Linked Questions

6 votes
5 answers

Group and phase velocity - why can the latter be faster than light? [duplicate]

The phase velocity can be faster than light. Some argue that the phase velocity doesn't convey information, but this doesn't convince me. We can emit a wave of a single one frequency. Then it will ...
marmistrz's user avatar
  • 567
3 votes
2 answers

What does phase velocity physically represent, and why can it be superluminal? [duplicate]

Phase velocity is defined as $v_p=\frac{\omega}{k}$ and is described in various textbooks as being the speed at which the phase of a wave propagates. If you have a wave train that is modulated by an ...
Pancake_Senpai's user avatar
0 votes
1 answer

The phase velocity of a massive field is greater than $c$ [duplicate]

Assuming $c=1$, $v=\frac{\omega}{k}=\frac{\sqrt{k^2+m^2}}{k}>1$, for $m \neq 0$. Why is it not an issue that this $v$ is greater than the speed of light?
Ryder Rude's user avatar
  • 6,332
42 votes
3 answers

Is it really possible to break the speed of light by flicking your wrist with a laser pointer?

Minutephysics has a popular YouTube video called "How to break the speed of light". In the video it states that if you flick your wrist while pointing a laser that reaches the moon, that the spot of ...
miguel.martin's user avatar
0 votes
1 answer

Could the shadow move with faster-than-light speed? [duplicate]

If I make a huge laser with a figure for shadow in front of the laser, and I shine it on to the moon, will I see the light from the laser AND the shadow moving the same speed? (I read somewhere the ...
static's user avatar
  • 181
5 votes
2 answers

Can a dot of light travel faster than the speed of light? [duplicate]

Say I have a laser. If I spin the laser so that the beam sweeps in an arc along a very distant object, could that dot travel faster than the speed of light? In Diagram form:
damned truths's user avatar
9 votes
1 answer

Seeming violation-wave travelling faster than speed of light

Consider the basic relation $$E=\sqrt{(pc)^2+(mc^2)^2}.$$ Every particle possesses a wave nature and it depends on the situation in which one among the two is perceptible... Consider a particle with ...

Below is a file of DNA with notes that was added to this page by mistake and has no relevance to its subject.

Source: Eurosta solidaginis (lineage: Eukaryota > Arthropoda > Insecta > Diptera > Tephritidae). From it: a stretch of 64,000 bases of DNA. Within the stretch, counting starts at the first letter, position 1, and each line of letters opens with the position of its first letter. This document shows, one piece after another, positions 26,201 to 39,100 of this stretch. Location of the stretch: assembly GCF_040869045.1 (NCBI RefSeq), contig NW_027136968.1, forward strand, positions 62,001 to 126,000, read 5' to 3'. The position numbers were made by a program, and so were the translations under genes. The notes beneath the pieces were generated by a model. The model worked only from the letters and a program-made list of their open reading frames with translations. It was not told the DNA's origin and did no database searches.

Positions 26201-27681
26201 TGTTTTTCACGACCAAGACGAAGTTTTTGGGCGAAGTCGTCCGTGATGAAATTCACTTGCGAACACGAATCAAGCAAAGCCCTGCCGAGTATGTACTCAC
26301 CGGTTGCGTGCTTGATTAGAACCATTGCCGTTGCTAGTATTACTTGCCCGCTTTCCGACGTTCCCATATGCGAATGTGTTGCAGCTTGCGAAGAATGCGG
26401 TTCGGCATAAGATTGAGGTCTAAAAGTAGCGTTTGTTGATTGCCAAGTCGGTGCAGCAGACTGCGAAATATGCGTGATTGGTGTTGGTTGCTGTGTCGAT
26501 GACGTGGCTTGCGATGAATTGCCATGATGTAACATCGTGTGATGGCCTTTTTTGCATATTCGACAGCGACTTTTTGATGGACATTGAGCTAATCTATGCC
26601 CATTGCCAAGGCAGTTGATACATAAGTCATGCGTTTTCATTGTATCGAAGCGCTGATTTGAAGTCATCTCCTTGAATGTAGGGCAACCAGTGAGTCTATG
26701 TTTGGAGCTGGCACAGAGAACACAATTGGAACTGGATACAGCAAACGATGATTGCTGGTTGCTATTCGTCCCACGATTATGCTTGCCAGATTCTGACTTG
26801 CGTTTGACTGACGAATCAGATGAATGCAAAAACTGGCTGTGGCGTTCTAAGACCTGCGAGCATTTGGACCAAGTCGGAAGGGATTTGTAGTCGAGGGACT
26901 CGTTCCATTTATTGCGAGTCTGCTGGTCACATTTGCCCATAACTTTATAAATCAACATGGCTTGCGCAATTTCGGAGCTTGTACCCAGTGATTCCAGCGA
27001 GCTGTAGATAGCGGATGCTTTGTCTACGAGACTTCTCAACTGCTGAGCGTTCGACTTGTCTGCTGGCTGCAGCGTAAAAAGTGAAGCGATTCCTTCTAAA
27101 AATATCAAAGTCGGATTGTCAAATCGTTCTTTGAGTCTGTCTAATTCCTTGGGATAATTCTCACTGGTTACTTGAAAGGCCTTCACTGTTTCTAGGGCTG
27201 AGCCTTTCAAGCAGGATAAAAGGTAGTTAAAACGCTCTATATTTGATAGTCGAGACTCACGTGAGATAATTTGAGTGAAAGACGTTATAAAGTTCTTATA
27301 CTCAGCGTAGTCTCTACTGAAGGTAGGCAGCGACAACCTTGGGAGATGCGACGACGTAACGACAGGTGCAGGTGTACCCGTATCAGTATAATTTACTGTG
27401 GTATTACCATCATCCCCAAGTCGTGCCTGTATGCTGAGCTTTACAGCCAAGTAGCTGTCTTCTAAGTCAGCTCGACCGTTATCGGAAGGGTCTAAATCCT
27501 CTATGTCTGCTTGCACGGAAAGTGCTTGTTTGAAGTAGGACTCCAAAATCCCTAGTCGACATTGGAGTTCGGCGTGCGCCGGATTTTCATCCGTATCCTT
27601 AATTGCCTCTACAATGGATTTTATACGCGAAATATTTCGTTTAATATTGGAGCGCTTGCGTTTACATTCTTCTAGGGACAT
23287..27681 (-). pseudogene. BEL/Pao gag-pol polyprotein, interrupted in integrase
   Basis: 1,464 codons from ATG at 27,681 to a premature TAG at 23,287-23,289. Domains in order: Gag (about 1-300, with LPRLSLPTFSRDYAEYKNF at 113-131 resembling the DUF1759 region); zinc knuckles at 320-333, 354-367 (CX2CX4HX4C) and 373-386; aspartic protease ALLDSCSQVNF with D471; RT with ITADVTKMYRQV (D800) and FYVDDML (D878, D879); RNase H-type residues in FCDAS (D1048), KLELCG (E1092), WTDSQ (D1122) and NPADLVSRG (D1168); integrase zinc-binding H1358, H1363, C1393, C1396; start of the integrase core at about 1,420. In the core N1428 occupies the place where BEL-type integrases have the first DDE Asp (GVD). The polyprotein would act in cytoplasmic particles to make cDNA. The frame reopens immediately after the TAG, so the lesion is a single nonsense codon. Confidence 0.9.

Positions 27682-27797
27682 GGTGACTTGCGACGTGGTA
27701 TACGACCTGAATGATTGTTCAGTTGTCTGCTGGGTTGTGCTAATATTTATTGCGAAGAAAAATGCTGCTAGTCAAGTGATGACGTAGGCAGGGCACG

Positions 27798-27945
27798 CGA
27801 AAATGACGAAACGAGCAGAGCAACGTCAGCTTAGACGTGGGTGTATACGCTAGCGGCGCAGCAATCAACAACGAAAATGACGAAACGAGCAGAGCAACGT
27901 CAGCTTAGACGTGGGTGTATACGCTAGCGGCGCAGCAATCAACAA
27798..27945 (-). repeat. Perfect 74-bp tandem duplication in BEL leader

Schwarz Kugelblitz's user avatar
3 votes
5 answers

How can I explain this fallacy of conveying information faster than Light?

First statement of this question: In superluminal phase velocities, what is it that is traveling faster than light? says that information cannot be transmitted at a velocity greater than speed of ...
gpuguy's user avatar
  • 823
3 votes
2 answers

Klein-Gordon equation and wave velocity

It looks like solutions of the KG eqn travel faster than light, because if $$\omega^2 - k^2 = m^2$$ then $$\mid\ \omega\mid \ > \ \mid k\ \mid$$ and I thought the wave velocity was $\omega / k$. ...
Adrian May's user avatar
1 vote
1 answer

Why doesn't anomalous dispersion allow faster-than-light propagation?

It seems that the phase velocity of light could be greater than $c$, if $\sqrt{\epsilon \mu} < 1/c$, i.e. for anomalous dispersion. Are there examples of such media? For diamagnetics it seems ...
weisskreuz's user avatar
5 votes
1 answer

anticausal group velocity? claims: Recently, it has become possible to create gases in which the group velocity is not only larger than the speed of light, but even ...
Arnold Neumaier's user avatar
1 vote
2 answers

Help understanding Rindler's lighthouse

Context I am studying special relativity using [1]. In [1], Gray writes that, The Minkowski diagram can help us see what is going on in a given special relativity problem: if we plot the relevant ...
Michael Levy's user avatar
0 votes
2 answers

Information can't travel faster than $c$

When we say that information cant travel faster than light, we mean that phase velocity can go beyond $c$ but the group velocity can't. Hence, we say that a plane wave carries no information. What I ...
Sara Johanson's user avatar
2 votes
0 answers

Is the phase velocity of plane wave solutions of the Klein-Gordon equation larger than $c$?

The phase velocity is given by $$ v= \frac{\omega}{k} \, .$$ Using the usual dispersion relation $$ E^2 = p^2c^2+ m^2c^4 \leftrightarrow \omega^2 \hbar^2= k^2\hbar^2 c^2 + m^2c^4$$ yields $$ v= \frac{\...
jak's user avatar
  • 9,937